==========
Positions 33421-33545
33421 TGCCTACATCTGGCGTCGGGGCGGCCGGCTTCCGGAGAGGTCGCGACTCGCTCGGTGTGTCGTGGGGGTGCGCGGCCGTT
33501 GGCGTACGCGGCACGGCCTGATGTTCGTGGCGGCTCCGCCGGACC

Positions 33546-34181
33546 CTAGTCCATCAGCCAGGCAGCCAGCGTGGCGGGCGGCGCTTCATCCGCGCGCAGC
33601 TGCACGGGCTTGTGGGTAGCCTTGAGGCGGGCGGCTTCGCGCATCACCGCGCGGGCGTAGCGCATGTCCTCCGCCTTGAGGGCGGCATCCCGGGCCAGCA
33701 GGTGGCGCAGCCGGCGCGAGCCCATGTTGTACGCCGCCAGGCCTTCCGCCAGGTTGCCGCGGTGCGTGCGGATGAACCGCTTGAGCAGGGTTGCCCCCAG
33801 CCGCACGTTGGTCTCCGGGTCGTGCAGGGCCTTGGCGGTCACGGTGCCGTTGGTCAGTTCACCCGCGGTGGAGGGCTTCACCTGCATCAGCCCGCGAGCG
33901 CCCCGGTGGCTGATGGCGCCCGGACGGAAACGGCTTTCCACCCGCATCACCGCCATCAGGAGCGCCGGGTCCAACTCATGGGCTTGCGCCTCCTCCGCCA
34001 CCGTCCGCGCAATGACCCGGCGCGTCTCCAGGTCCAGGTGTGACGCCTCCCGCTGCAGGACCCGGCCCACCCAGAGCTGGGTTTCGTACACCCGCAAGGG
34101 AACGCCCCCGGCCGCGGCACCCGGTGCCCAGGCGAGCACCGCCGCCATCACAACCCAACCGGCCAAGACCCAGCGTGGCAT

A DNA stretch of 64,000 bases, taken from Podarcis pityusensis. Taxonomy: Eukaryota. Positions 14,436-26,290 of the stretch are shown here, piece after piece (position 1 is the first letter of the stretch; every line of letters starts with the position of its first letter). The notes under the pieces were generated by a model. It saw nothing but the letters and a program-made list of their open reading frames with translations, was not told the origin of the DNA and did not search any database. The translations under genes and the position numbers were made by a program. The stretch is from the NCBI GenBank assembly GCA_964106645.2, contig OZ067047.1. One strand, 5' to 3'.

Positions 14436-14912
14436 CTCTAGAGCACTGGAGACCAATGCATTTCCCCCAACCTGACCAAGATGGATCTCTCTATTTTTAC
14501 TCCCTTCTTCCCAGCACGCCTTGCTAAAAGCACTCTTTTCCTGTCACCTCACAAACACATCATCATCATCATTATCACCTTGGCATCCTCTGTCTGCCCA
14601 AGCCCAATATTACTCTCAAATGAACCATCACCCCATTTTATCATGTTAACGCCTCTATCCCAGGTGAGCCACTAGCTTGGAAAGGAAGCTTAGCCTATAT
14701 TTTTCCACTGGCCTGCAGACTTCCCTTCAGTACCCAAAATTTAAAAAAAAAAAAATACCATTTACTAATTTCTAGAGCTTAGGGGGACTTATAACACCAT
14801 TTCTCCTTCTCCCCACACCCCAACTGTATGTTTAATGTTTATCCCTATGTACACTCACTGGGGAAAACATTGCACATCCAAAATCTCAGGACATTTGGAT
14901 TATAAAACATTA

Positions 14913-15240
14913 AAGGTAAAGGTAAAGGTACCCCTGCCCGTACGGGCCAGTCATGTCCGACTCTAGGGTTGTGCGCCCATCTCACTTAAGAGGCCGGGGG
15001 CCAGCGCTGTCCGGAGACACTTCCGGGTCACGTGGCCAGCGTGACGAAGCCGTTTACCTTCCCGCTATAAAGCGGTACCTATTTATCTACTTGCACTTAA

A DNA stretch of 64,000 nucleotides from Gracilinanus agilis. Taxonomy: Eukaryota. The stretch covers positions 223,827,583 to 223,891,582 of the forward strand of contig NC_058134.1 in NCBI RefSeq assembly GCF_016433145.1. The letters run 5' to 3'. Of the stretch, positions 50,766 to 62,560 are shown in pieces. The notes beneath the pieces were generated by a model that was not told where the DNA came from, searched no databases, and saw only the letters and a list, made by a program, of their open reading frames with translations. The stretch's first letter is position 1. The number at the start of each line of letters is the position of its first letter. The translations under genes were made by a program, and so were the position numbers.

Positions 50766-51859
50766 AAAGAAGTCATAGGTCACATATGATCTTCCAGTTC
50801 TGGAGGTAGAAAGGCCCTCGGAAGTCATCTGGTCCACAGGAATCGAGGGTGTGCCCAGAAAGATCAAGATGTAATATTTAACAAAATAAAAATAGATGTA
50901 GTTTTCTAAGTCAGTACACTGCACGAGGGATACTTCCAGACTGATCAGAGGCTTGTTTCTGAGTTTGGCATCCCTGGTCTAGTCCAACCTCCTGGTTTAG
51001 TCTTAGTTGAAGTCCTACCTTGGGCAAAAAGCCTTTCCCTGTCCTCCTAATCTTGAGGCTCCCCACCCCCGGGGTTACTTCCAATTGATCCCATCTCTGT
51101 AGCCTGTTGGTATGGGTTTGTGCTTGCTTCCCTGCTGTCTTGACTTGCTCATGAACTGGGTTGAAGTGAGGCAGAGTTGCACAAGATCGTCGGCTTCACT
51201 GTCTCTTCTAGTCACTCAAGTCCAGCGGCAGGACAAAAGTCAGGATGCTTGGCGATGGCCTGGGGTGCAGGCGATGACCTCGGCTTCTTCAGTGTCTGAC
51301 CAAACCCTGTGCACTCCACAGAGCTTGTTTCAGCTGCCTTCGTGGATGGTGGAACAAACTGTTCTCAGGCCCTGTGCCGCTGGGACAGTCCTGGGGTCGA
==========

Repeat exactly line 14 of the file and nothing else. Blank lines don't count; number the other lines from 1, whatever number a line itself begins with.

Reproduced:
14436 CTCTAGAGCACTGGAGACCAATGCATTTCCCCCAACCTGACCAAGATGGATCTCTCTATTTTTAC